OPINION: This week I attended an event about Denon Home that actually segued into an explainer for Denon’s HEOS streaming service.
Anyone and everyone operating within the hi-fi realm will have noticed the growing convergence of devices via streaming apps. Arguably Sonos got there first and has set the standard to reach, its app is rightly the envy of its competitors because it just works.
And when something works as seamlessly as the app, it’s like magic; and when others try to achieve the same and it doesn’t work, it feels uncomfortable like a parlour trick gone wrong.
That was the issue with Denon’s HEOS when it first launched, a buggy attempt that didn’t leave a good first impression. But that was years ago, and this is now, and HEOS is in a much better shape joining the likes of BluOS, Google Home and AirPlay 2 as streaming options.
The main emphasis at the event was the effort in merging legacy, traditional hi-fi with the lifestyle, casual audiences interested in wireless speakers and such, and the fact that you could unite these two still somewhat disparate areas through wireless connectivity. You’d think this is an obvious thing that’s already been achieved, but thinking about it some more, that convergence hasn’t quite happened.
AirPlay focuses on Apple devices, iPhones, iPads and Apple TVs, and then third-party stuff comes in like wireless speakers and TVs. BluOS is more for audiophiles: music streamers, higher-end wireless speakers, loudspeakers with high-res audio support. Sonos is essentially wireless speakers and, more recently, soundbars. Google Home is smart automation that also happens to support speakers.
Think about it and there’s no one option that covers traditional and casual, hi-fi and smart; you need a mix of the options mentioned above to create that type of interconnected system; perhaps a combination of BluOS and AirPlay or HEOS and Google Home.
With an increasing focus on connectivity in recent years, I’d say the message imparted hasn’t been the right one. You always see those diagrams of cutaway houses, speakers dotted around the house with music playing from them, but I don’t think I’ve ever come across a set-up like that or a person who has that set-up in their home. It’d be tricky (and ultimately pointless) to do that in a London flat, let’s say.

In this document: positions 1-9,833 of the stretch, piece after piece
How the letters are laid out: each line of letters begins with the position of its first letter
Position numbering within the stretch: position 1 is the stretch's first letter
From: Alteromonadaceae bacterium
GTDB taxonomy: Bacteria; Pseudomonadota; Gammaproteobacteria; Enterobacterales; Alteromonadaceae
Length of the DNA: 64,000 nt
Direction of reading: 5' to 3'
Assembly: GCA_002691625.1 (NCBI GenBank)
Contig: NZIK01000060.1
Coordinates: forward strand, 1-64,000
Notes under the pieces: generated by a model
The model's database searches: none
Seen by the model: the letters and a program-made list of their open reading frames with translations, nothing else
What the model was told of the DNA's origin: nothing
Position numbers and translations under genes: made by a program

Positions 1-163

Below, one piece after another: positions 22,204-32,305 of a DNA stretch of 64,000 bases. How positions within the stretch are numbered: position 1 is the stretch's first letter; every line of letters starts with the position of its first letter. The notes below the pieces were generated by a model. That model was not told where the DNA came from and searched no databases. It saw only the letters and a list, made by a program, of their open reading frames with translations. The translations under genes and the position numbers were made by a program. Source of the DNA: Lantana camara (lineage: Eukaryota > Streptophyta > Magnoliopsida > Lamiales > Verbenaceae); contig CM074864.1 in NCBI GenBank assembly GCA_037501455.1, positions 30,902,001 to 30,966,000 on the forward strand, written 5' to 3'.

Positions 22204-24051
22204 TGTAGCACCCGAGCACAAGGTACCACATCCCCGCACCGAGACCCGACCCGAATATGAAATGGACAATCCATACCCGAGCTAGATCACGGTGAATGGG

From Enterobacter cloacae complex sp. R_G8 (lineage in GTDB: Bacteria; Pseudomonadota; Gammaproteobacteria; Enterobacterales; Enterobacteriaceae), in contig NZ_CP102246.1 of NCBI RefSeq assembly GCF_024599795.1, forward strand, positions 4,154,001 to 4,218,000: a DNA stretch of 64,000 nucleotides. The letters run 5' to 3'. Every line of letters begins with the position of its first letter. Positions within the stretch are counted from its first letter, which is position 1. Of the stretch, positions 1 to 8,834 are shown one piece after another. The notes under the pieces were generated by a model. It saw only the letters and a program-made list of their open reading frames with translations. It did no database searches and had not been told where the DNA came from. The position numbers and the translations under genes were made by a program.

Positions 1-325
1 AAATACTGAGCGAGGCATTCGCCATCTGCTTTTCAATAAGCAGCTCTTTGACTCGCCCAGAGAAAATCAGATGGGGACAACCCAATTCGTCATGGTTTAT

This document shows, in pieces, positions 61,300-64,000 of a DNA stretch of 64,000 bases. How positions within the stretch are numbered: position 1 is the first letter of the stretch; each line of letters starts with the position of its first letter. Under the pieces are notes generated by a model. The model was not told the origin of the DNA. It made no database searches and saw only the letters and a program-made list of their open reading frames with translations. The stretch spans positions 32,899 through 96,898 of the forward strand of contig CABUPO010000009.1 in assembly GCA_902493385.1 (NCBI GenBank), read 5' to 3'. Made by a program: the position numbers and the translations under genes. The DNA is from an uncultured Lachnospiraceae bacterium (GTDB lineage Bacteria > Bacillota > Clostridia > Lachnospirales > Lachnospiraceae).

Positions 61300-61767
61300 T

Those diagrams come across as an easy and simple way to explain the idea of multi-room, but also makes it seem like a far-fetched concept. Why would I want someone randomly playing their music on the speaker in my room and vice versa? It might be great for house parties but how often does that happen.
So the concept of multi-room or what it should be, which is the less sexy sounding interconnected devices, ought to be about bridging diverse products and unifying them into a whole. Turntables playing to wireless speakers via a music streamer, a 5.1 movie system that can scale down to a 2.0 music system as the Denon HEOS explainer was getting at. That comes across as a more palatable idea to me.
I think what multi-room wants to push is the idea that we listen to music in a variety of ways, when really, we all listen to music in specific ways, on few devices and simply want to maintain that quality across whatever we listen to. Headphones and smartphones go together, laptops and hi-fi speakers etc, and interconnected devices offer a means of extending it to one more device in the chain. The idea of multiple devices around the home all speaking to each other sounds great, but I’m not convinced that’s how we listen to music.
So that’s the direction I’m hoping this interconnected era is heading towards. Less about the flashy numbers of many devices you could connect and more about the which type of devices you can connect. Although I’ll admit that a wall of 16 Denon Home 350 speakers grouped together and blaring Billie Eilish at you is pretty impressive.